In the world of music, Swedes may be best-known for their peerless pop savvy — but they have a fine ear for classical music too, as they demonstrated yesterday by awarding Polar Music Prizes to mezzo-soprano Cecilia Bartoli and to superproducer Max Martin.
"With a vocal range of three octaves and a unique ability to live a role with fullness of expression," wrote the prize committee, "Cecilia Bartoli has developed song as an art form."
At Thursday night's award ceremony in Stockholm — attended by the king and queen of Sweden — Bartoli said, "I'm deeply honoured and I am very proud. For me, music is emotion, passion and humanity. I strongly believe in the power of music and I'm here to share my belief."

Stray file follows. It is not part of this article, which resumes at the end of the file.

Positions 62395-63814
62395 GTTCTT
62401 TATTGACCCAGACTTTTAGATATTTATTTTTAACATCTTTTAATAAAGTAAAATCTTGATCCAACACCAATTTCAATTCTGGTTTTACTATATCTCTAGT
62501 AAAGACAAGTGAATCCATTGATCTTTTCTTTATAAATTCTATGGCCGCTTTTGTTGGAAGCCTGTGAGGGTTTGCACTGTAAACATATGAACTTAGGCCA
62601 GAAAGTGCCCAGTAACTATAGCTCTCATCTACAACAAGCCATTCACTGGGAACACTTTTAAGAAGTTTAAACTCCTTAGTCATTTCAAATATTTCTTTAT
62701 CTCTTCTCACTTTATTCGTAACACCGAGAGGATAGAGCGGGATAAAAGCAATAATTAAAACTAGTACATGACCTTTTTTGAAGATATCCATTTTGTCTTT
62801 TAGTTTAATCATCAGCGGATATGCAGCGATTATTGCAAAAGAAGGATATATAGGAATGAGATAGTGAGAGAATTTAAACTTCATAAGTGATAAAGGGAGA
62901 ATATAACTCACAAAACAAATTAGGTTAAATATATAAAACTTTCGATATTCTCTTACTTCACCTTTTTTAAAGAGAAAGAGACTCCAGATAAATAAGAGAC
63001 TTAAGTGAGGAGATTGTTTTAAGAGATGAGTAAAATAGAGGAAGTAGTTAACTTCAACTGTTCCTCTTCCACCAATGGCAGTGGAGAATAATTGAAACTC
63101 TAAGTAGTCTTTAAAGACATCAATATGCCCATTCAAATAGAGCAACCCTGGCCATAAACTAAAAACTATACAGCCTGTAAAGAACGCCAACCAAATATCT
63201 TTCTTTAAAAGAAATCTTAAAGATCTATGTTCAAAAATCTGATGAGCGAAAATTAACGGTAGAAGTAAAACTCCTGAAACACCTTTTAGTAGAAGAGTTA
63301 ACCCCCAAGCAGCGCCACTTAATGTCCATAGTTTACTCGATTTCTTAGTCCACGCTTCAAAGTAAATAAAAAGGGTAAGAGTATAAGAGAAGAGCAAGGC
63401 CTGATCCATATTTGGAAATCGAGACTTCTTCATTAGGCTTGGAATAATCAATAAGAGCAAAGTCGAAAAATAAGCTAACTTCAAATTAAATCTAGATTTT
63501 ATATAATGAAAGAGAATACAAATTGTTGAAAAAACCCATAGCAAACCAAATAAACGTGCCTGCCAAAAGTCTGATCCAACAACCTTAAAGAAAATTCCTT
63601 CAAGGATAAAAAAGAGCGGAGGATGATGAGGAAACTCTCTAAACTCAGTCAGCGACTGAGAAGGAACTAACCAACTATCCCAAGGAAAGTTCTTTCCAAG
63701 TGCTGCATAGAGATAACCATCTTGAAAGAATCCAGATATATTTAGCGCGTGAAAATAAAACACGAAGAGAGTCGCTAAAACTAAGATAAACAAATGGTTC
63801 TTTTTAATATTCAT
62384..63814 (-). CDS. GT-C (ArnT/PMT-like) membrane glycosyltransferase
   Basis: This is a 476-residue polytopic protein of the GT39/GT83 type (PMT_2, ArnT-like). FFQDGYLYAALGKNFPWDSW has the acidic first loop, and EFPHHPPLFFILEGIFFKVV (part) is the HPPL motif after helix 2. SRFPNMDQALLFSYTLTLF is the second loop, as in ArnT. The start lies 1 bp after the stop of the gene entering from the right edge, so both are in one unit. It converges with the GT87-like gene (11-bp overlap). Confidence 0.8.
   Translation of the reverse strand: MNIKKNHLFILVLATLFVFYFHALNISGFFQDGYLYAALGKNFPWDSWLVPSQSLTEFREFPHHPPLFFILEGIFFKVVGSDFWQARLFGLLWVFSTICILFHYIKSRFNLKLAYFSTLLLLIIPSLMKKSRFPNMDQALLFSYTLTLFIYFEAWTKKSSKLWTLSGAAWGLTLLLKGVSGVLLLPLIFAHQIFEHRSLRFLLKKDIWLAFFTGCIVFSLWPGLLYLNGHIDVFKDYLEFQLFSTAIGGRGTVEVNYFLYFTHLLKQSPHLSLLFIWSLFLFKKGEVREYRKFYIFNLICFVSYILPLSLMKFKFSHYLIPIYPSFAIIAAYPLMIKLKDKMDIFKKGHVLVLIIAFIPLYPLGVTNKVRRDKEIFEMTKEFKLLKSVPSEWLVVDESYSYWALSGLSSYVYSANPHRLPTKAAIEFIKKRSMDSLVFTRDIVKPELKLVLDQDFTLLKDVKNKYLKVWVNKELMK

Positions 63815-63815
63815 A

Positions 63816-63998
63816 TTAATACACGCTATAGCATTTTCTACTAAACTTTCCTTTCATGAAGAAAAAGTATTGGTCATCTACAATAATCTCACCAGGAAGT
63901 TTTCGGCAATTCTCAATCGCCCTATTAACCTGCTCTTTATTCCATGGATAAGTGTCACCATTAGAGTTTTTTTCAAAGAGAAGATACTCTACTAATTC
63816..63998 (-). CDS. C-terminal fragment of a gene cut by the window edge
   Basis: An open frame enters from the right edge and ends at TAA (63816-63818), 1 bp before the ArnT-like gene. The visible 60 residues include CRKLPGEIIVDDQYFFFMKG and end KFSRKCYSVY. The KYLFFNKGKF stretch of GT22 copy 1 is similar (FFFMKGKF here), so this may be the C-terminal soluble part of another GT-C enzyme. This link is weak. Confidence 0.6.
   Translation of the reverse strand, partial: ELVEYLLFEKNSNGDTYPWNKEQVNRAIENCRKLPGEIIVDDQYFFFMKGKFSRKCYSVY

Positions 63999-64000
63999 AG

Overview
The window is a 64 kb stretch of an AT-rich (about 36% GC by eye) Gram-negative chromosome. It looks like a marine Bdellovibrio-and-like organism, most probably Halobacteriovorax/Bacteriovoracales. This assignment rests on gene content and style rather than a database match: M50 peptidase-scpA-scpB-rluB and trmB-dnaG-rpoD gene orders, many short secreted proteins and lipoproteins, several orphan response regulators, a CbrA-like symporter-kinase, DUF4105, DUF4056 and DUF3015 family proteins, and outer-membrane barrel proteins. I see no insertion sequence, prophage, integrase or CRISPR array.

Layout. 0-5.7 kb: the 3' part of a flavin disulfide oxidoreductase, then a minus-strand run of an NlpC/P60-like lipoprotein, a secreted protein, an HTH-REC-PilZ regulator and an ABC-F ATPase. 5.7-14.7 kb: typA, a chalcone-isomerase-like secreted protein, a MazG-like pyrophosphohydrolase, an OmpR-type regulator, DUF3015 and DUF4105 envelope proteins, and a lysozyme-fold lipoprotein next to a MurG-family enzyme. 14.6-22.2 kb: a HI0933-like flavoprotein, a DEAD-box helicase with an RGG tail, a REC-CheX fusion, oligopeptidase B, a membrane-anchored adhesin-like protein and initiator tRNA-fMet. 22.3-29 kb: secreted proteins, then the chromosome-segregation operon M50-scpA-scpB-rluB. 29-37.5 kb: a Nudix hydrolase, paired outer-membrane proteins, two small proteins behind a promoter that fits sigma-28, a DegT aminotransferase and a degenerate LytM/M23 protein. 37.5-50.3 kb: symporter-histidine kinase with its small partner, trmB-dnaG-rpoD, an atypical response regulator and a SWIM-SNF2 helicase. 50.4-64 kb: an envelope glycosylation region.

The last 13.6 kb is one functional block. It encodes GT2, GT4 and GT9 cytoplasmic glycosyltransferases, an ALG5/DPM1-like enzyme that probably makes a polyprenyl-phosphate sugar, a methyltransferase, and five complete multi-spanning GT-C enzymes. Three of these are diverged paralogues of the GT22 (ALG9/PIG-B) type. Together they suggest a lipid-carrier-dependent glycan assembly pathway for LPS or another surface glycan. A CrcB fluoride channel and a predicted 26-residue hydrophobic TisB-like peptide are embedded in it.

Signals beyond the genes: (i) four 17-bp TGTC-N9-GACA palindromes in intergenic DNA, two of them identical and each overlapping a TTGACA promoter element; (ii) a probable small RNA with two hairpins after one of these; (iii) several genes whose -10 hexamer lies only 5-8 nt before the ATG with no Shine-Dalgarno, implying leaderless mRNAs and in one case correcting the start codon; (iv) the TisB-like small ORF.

Over the past two decades, Martin has become one of the most successful musicians in the pop landscape: writing and producing massive hits for Britney Spears, Taylor Swift, the Weeknd, the Backstreet Boys, Adele, and Katy Perry, among others.
"You blew my cover!" said Martin, accepting his award. "I've managed to hide between two speakers in a basement for over 20 years, but you got me!"
Martin, a Stockholm native, is often described as the heir of ABBA — the band, founded 50 years ago, who made Sweden synonymous with sublime pop. ABBA's late manager, Stig Anderson, founded the Polar Music Prize in 1989 to recognize exceptional musicians irrespective of nationality or genre. The prize comes with a cash award of 1,000,000 Swedish krona — about $120,000.
The night before the ceremony, the BBC reports, Martin taught a masterclass at which he shared some of his tricks of the trade — including one he said he learned from Prince's music, "using the same melody in the verses as the chorus, to shortcut familiarity of songs."